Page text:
Should You Rent or Buy? Tips From All My Sons Moving of Memphis
At some point, you are going to question whether it is best for you to rent or buy. When you move to Memphis, this is a decision you’ll certainly have to decide as you begin looking at properties. We have a few questions for you to ask yourself as you decide if buying a home is the right choice for you.
Have you considered all of the expenses? The biggest mistake that future homebuyers make is comparing a month's rent to a month's mortgage payment. As an owner, there are many more costs incurred, and no one to bear the responsibility except for you. There are many additional fees you need to include to make a fair comparison: the principal interest, property taxes, property insurance, homeowners’ association fees and maintenance.
Are you prepared for the stress? People who are stressed over buying a home are not being dramatic. In fact, the Holmes and Rahe Stress Scale, a landmark stress study conducted in 1970, ranks many events that go along with buying a home in the top 43 most stressful circumstances in life. Four events are specifically home-related: change in financial state (No. 16), large mortgage or loan (No. 20), change in living conditions (No. 28) and change in residence (No. 32). Factor in stressors like getting married, having a baby, or changing jobs, and you could be stressed beyond your limits.
Housing seems to be a great investment in good times because it is usually leveraged to a great degree. With a 20 percent down payment, a price increase of just three percent turns into a 15 percent increase in the homeowner’s equity. However, in bad times, a mortgage can be a heavy burden to bear and can max you out financially.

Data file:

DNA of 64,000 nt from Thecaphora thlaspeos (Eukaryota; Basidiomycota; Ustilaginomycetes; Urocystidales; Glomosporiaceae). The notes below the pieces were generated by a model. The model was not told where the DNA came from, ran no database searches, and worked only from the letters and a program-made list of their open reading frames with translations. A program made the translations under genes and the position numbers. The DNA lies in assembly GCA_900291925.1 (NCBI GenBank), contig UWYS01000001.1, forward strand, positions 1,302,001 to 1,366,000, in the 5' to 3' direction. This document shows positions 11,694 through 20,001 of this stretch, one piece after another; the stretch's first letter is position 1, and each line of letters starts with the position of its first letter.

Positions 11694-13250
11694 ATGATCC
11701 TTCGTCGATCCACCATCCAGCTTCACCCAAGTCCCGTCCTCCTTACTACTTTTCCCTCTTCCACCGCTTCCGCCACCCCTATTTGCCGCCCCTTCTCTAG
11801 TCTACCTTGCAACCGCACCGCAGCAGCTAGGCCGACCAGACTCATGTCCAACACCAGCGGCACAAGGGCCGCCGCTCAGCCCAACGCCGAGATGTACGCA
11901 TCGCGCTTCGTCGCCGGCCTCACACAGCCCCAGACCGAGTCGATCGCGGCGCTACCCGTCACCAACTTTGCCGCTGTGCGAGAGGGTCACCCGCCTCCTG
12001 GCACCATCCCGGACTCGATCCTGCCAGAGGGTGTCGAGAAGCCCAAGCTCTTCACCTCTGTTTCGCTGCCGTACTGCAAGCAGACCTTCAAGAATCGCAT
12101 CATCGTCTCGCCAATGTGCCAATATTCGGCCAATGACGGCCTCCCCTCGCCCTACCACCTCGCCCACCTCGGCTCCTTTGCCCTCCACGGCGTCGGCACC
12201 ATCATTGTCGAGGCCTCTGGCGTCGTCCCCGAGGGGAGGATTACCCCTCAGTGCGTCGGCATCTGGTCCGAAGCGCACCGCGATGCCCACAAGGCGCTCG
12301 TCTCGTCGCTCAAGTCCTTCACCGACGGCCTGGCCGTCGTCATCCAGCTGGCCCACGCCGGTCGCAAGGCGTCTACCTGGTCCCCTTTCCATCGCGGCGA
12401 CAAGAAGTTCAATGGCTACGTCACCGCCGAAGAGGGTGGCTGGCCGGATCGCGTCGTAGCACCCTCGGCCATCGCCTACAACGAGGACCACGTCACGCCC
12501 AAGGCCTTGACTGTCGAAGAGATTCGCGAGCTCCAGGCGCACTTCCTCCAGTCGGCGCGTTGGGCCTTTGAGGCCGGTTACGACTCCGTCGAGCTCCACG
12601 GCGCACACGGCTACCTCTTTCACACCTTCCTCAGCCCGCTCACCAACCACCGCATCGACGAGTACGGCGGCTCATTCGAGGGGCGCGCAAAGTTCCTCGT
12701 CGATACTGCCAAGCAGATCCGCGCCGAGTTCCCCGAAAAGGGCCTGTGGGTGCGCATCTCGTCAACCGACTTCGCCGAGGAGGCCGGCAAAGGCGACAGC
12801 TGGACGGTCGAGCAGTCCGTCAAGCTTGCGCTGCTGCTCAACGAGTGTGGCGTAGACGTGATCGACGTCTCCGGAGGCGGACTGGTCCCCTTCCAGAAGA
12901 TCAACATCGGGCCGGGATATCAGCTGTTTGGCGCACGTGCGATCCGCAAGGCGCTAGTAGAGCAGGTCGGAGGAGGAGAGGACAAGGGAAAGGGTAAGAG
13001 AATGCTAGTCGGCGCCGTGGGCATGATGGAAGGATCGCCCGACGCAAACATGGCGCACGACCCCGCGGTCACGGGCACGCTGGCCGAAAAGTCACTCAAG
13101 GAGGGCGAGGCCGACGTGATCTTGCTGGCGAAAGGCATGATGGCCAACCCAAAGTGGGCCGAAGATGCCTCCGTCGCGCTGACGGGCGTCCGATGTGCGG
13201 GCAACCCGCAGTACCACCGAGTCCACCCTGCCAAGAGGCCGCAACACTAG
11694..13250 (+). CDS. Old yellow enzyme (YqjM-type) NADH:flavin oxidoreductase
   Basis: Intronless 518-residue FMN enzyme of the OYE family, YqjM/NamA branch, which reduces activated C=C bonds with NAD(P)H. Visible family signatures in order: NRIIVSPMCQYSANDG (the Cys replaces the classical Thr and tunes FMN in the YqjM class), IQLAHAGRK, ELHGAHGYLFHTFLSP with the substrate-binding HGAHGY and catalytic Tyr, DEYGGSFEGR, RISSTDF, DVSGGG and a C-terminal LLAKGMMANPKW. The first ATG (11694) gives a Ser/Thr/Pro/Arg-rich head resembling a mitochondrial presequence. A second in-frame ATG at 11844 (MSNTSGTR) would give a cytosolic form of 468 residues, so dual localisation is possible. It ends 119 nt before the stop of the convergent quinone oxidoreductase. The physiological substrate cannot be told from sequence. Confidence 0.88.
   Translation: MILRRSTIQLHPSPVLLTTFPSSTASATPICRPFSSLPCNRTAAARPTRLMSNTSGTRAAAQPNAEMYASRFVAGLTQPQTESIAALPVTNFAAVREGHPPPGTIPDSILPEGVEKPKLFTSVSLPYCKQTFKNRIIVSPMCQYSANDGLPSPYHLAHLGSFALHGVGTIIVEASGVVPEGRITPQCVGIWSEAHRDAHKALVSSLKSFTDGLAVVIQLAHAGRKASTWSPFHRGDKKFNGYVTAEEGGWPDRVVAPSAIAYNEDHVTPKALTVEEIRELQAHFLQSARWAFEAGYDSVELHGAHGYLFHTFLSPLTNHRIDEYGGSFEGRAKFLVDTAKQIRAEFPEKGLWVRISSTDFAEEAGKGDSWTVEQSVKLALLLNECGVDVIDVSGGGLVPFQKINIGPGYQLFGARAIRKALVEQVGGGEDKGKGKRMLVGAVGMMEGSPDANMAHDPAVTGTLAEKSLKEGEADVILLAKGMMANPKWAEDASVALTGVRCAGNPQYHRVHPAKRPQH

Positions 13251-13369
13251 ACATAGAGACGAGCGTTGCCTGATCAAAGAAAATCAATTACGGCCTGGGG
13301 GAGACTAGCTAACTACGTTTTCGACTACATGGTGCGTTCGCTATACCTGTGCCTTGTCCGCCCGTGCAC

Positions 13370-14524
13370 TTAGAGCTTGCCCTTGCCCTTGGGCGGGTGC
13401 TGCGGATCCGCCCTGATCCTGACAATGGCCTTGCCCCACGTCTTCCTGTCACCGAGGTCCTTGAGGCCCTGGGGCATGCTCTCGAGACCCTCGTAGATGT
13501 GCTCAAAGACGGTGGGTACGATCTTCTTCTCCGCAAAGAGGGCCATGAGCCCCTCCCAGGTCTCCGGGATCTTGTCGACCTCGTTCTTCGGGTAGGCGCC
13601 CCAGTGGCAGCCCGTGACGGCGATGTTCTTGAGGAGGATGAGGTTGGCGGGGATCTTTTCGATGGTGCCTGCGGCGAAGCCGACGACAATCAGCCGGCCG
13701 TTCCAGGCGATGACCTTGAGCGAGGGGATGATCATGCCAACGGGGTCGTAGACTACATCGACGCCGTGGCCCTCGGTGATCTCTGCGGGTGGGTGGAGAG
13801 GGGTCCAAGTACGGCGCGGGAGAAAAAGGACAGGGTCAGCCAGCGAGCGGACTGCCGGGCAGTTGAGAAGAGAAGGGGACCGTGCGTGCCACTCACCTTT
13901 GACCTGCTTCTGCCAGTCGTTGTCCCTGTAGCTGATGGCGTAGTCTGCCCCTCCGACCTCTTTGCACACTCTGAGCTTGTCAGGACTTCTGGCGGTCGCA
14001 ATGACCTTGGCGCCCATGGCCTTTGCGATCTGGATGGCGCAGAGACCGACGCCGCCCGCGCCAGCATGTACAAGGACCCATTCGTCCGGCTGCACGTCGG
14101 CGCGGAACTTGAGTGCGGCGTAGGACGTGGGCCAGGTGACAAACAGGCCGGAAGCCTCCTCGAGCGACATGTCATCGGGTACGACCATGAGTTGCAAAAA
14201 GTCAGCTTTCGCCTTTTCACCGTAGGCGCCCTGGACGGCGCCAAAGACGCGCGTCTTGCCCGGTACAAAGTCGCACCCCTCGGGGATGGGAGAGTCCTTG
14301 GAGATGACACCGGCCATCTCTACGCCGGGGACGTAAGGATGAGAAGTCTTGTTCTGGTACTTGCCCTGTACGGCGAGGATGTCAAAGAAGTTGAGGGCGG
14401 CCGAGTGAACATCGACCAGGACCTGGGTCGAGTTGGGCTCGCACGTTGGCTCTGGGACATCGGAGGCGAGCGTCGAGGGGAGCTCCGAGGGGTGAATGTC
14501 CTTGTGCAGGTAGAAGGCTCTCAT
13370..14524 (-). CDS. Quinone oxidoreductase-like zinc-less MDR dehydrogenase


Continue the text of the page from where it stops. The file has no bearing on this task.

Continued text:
Interest on home mortgages is deductible, which sounds good but is frequently overrated. Yes, it’s deductible. But the deductibility doesn’t offset the fact that you are paying someone interest. It’s an expense, and you are worse off because of it. If you want a big tax deduction, you could make a contribution to charity.
As a renter, your landlord pays the taxes, insurance, maintenance, and sometimes even utilities. If you buy, plan on replacing the water heater some years, the back fence other years, the roof occasionally.
Most people thinking about buying compare monthly payments to rent, which is a good starting point. However, some of that monthly payment goes to principal. It’s like saving. To put buying on a level playing field with renting, look at just the part of the monthly payment that will go to interest.
Renters should keep in mind that they do not control their housing destiny. If the landlord decides to sell the property, you’ll be looking for a new home. The landlord can also raise the rent at the end of the lease.
With these things to consider, what do you think? Is owning a home right for you? Or not right for right now?